Fresh water under the ocean discovered by scientists is revising what most science books teach. The huge reservoirs of freshwater found under the ocean floor is considered to be amazing news because those freshwater reserves could sustain some regions that are experiencing droughts for decades. According to a Dec. 11, 2013, Latin Times report, "the volume of this water resource is a hundred times greater than the amount we've extracted from the Earth's sub-surface in the past century since 1900.”
The discovery of the fresh water under the ocean happened when scientists explored the ocean floor for pockets of oil and gas.
Researchers estimate that there is about 500,000 cubic kilometers, or about 120,000 cubic miles, of low-salinity water held in reservoirs und the seabed off the coasts of North America, South Africa, China and Australia.
The discovery of the fresh water in reservoirs under the ocean floor was described in the study "Offshore fresh groundwater reserves as a global phenomenon” by authors Vincent E.A. Post, Jacobus Groen, Henk Kooi, Mark Person, Shemin Ge and W. Mike Edmunds. The study was published in the journal Nature.
In an interview with Science Daily, lead author Dr. Vincent Post of the National Centre for Groundwater Research and Training (NCGRT) and the School of the Environment at Flinders University said that since”freshwater on our planet is increasingly under stress and strain,” the discovery of such a huge amount of freshwater under the ocean floor is exciting.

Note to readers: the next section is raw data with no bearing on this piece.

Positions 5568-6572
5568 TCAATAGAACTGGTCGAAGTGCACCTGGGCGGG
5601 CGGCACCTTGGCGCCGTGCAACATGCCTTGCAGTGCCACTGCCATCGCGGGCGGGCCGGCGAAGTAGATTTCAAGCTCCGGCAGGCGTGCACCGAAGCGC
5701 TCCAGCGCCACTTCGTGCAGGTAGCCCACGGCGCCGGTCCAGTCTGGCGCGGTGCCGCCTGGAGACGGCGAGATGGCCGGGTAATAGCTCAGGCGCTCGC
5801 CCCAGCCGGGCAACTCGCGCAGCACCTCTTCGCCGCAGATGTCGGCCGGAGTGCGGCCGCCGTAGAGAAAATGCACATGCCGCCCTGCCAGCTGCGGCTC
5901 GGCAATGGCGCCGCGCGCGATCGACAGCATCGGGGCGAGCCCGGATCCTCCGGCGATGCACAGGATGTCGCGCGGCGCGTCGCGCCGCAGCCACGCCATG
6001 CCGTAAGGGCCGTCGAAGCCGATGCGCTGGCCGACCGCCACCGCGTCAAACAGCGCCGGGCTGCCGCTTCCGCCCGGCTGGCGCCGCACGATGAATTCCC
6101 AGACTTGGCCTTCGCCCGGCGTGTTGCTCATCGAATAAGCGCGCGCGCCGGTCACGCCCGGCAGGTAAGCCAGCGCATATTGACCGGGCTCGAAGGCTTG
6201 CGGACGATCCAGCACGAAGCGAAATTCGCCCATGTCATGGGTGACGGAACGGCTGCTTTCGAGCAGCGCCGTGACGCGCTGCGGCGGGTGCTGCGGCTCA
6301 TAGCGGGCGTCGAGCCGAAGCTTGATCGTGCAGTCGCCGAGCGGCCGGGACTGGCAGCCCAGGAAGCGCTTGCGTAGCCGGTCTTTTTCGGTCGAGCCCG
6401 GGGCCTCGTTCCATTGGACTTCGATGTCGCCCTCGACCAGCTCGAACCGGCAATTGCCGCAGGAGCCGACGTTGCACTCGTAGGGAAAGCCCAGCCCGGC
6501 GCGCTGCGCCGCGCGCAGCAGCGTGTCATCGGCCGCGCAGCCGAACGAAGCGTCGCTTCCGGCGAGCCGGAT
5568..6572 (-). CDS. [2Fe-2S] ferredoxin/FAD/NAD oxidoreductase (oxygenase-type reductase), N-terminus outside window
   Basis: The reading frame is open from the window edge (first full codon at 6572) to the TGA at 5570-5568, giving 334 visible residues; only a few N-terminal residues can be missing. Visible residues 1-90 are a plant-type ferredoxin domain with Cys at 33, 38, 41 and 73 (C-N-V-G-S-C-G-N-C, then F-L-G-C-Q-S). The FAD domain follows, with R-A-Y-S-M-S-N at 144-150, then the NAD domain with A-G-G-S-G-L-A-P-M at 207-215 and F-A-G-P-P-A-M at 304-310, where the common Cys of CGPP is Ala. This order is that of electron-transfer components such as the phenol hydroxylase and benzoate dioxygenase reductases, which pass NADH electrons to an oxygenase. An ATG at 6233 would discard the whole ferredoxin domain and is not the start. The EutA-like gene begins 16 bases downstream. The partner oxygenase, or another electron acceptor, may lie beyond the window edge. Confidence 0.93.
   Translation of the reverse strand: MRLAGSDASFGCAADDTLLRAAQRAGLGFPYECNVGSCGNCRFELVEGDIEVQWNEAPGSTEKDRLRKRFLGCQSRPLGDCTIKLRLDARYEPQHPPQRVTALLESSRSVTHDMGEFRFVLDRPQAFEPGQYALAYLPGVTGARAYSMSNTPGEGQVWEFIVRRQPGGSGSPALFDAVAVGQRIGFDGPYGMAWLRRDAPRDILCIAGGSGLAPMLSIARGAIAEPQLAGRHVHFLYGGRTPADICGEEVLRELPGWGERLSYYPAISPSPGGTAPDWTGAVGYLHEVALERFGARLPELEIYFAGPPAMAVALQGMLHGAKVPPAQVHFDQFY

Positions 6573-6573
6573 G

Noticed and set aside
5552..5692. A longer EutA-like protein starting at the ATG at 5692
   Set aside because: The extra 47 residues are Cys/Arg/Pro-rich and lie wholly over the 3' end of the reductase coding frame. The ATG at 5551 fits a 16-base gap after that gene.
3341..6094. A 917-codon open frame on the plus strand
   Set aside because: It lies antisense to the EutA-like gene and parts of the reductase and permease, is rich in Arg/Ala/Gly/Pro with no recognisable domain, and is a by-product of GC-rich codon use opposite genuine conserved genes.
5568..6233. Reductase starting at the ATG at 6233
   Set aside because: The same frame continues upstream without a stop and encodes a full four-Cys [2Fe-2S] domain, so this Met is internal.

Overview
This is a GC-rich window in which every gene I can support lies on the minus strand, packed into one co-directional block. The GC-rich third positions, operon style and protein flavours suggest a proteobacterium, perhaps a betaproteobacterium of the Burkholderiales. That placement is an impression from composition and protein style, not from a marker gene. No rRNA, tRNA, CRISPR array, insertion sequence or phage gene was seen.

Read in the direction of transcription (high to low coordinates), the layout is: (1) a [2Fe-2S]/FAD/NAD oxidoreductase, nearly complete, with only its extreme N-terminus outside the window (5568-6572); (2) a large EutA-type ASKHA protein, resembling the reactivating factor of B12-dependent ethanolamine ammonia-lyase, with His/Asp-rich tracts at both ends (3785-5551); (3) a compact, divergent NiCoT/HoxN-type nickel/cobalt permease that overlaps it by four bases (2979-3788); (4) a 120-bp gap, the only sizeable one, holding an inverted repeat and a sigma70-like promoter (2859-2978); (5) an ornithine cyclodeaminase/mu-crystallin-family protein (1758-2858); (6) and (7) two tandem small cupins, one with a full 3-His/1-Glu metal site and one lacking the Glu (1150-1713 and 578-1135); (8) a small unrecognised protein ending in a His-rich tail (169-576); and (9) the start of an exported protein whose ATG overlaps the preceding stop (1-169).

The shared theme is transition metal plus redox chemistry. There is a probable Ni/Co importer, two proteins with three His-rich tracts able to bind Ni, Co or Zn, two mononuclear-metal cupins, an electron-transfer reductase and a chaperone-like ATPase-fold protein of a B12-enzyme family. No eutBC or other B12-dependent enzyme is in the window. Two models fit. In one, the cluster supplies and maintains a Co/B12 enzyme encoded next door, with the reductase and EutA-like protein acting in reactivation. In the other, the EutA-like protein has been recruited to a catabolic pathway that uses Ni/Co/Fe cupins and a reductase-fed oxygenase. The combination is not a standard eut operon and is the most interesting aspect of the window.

"This means it can be converted to drinking water with less energy than seawater desalination, and it would also leave us with a lot less hyper-saline water.”
Dr. Post explains in his interview that the freshwater reserves were formed over the past hundreds of thousands of years when on average the sea level was much lower than it is today, and when the coastline was further out.
"So when it rained, the water would infiltrate into the ground and fill up the water table in areas that are nowadays under the sea. It happened all around the world, and when the sea level rose when ice caps started melting some 20,000 years ago, these areas were covered by the ocean. Many aquifers were -- and are still -- protected from seawater by layers of clay and sediment that sit on top of them."
While the discovery of the fresh water in aquifers under the ocean floor is phenomenal, Dr. Post points out that in order to access the fresh water, one would have to build a platform out at sea and drill into the seabed, or drill from the mainland or islands close to the aquifers.
As in gas or oil drilling, offshore drilling for freshwater under the ocean floor would not only be costly but would also have an environmental impact on marine life.
Most importantly, Dr. Post emphasizes and warns that the freshwater reserves found under the ocean are not renewable. “We should use them carefully -- once gone, they won't be replenished until the sea level drops again, which is not likely to happen for a very long time.”